Local Food Banks Rely on Community Generosity


Thanksgiving is a time to gather with family and loved ones over a large meal. For many in the local community, this dinner would not be possible without the generosity of others.

Area food banks tend to see a spike in donations during the holiday season. A surge in food bank recipients also grows during this time of year.

According to Community Services Program Manager, Collette Freestone-Child, the Carbon County Food Bank serves approximately 450 families each month, however, during the holidays, approximately 500 plus families benefit from the service. The Emery County Food Bank serves an average of 120 families each month and 160 families during the holidays.

Although area food banks do receive shipments from the Utah Food Bank, they rely heavily on donations. “Grocery stores bring donations daily,” explained Freestone-Child. “We also receive community food and cash donations.”

During the government shutdown in October, local food banks suffered a $32,000 revenue cut. Even though the shutdown is over, the funding will not return. According to Freestone-Child, the crunch is being felt, and more now than ever, donations are needed.

To put things into perspective, approximately 7,000 pounds of food daily goes out the door of the Carbon County Food Bank. During the busy season, about 48,000 pounds per month is distributed to needy families.

“We accept everything from fresh produce to non-grocery items such as toilet paper and paper towels,” explained Freestone-Child. “We even had someone do a service project and they gathered pet food. These items are distributed based on need, and are given out sparingly.”

Community food drives are common between November and December. Schools, church groups and various organizations gather food as service projects for the holidays. Local food pantries appreciate these donations, but want to stress the need for supplies throughout the year. “With reduced funding, donations are crucial to our survival,” she explained. “Even if people can’t donate food or cash, we invite anyone to volunteer here at the facility.”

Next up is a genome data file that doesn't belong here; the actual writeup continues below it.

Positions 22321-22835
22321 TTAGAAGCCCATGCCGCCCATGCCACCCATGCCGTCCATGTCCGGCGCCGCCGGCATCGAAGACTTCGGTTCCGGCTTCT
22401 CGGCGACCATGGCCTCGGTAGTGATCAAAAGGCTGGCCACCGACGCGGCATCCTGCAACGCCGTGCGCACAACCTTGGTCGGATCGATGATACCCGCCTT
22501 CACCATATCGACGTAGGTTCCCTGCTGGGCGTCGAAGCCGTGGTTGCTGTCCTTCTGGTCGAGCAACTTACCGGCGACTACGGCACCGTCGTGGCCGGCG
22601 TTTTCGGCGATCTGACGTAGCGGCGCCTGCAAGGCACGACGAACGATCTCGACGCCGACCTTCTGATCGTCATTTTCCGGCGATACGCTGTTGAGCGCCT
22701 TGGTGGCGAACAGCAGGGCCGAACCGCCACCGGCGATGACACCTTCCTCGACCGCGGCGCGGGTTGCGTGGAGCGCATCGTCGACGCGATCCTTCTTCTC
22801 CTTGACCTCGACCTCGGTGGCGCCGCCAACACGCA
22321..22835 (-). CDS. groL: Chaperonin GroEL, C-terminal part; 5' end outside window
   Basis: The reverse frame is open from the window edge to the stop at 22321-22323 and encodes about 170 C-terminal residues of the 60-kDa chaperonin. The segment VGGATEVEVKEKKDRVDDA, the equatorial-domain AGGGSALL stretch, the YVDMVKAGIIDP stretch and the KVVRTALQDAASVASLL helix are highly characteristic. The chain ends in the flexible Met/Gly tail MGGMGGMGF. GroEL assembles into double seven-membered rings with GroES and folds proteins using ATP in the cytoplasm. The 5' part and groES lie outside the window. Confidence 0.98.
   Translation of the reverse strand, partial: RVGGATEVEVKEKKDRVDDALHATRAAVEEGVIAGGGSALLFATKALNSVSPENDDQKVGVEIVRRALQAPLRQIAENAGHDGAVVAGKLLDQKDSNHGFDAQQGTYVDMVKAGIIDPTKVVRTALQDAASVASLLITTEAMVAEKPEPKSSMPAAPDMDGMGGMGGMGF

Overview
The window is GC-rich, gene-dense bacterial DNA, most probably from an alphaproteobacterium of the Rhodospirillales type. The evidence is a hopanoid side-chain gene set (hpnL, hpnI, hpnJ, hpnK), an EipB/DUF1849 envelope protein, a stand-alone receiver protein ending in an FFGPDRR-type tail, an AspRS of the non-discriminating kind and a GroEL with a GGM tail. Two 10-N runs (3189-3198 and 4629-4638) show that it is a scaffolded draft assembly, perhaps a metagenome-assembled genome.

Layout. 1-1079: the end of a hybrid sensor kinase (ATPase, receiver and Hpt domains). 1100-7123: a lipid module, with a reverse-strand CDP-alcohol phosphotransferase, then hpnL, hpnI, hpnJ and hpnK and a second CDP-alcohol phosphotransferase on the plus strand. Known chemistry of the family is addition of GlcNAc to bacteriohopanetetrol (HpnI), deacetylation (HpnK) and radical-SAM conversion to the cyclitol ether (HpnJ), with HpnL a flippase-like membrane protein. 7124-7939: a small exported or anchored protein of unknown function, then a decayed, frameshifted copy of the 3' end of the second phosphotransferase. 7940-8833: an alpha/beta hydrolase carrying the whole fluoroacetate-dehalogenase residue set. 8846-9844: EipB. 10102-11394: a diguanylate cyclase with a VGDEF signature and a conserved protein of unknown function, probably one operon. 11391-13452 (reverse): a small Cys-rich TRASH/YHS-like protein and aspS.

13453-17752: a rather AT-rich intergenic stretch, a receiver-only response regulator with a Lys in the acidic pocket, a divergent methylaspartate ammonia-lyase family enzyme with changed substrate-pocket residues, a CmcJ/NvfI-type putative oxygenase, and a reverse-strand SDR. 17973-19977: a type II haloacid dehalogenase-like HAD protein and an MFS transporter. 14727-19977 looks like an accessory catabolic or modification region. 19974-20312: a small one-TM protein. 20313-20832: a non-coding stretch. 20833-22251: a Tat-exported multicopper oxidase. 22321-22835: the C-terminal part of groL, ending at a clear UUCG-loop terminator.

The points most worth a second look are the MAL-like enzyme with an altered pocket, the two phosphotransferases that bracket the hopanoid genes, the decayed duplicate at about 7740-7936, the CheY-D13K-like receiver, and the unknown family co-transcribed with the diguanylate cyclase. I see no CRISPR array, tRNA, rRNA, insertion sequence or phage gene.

Walking through the Price facility, it is clear that a lot of hard work goes into organizing the food pantry. Volunteers are always welcome to help with sorting, boxing and organizing goods. There is no limit on how much or how little time volunteers spend at the food bank, any help is appreciated.

In order for families to receive food bank assistance, they must first complete an application. Based on certain criteria including income, a family will either be approved or not for assistance.

According to the Utah Department of Health and Human Services 2013 Federal Poverty Income Guidelines, the poverty guideline for a family of four is $1,962 per month or $23,550 per year.

Also a concern to many including Freestone-Child is the senior poverty rate. Many retired seniors are on a strict fixed income, many of which are well below poverty level. By completing an application, many seniors may qualify for food assistance. “Lots of times, they wait until all other resources have been used,” she explained. “Some of these folks need to be pretty desperate before they contact us.”

Older residents in Carbon and Emery counties need to be aware of food bank services. Delivery is available to those who cannot travel to the facility to pick up food. “We will make sure that those who qualify for assistance, receive their food,” she assured. “We make sure nobody goes hungry.”

Carbon and Emery county residents may apply for food assistance by visiting the appropriate county food bank. There, applications are available.


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